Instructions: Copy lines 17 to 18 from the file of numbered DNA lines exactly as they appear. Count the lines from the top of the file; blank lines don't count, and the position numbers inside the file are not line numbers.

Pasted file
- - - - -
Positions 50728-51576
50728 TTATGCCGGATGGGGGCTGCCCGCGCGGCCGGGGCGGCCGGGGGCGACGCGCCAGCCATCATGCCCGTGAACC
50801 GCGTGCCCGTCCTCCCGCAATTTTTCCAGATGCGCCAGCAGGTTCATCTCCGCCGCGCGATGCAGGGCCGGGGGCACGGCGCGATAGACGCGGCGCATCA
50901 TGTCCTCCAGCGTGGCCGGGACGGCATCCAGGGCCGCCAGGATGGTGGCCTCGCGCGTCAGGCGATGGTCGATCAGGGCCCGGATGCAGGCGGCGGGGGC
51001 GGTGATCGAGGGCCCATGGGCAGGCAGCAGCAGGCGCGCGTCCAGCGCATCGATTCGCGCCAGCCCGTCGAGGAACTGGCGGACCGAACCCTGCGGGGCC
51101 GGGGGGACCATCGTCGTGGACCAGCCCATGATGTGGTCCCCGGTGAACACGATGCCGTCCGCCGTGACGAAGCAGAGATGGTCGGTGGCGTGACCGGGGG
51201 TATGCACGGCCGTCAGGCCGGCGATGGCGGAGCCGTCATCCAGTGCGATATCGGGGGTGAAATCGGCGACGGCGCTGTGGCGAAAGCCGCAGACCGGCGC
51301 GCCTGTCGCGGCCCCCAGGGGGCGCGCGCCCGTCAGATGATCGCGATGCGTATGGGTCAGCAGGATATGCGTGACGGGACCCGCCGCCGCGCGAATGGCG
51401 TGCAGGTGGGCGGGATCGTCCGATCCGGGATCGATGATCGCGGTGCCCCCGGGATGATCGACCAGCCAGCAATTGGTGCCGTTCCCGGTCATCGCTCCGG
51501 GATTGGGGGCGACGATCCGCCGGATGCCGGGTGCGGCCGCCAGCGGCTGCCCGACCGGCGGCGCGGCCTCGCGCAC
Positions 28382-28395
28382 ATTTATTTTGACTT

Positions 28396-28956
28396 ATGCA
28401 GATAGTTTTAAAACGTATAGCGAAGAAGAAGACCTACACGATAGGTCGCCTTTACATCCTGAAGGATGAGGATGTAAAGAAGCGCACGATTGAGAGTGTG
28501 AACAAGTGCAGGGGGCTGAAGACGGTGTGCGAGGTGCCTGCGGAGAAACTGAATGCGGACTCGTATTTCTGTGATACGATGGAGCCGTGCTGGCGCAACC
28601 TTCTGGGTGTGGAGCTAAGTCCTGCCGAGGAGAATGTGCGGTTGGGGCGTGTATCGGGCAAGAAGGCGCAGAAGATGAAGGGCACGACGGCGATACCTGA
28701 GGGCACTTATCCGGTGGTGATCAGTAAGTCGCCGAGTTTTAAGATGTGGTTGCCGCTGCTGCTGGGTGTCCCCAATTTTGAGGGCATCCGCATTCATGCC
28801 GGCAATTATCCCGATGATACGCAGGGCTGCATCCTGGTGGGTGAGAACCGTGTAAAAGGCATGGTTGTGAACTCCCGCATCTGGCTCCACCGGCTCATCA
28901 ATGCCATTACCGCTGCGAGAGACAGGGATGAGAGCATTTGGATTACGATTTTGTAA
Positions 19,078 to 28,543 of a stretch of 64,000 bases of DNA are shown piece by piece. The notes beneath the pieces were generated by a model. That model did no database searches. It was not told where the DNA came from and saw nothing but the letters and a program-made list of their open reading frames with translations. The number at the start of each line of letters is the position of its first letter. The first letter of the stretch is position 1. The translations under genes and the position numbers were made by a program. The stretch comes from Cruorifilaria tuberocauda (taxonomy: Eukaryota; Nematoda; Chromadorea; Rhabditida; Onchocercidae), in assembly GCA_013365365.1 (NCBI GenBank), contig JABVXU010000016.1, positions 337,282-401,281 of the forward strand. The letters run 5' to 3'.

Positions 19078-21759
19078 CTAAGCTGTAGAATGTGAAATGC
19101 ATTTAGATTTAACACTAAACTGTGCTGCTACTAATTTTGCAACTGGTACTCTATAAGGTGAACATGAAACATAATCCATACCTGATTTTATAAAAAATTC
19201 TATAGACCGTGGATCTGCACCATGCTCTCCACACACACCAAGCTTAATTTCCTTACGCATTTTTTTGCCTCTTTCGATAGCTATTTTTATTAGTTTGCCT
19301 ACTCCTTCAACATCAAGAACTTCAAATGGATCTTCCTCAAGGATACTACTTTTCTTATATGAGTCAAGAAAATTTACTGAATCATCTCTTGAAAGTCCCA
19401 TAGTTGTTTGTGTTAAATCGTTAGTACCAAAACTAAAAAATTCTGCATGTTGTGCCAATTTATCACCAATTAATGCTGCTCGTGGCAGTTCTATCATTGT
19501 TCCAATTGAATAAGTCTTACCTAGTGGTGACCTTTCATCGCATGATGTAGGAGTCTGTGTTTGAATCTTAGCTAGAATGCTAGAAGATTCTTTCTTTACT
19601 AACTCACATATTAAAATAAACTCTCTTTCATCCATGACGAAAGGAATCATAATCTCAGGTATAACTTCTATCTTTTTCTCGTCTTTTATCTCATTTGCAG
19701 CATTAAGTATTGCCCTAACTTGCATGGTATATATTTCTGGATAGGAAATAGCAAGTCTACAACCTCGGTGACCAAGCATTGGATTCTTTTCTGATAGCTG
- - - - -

28601 TTCTGGGTGTGGAGCTAAGTCCTGCCGAGGAGAATGTGCGGTTGGGGCGTGTATCGGGCAAGAAGGCGCAGAAGATGAAGGGCACGACGGCGATACCTGA
28701 GGGCACTTATCCGGTGGTGATCAGTAAGTCGCCGAGTTTTAAGATGTGGTTGCCGCTGCTGCTGGGTGTCCCCAATTTTGAGGGCATCCGCATTCATGCC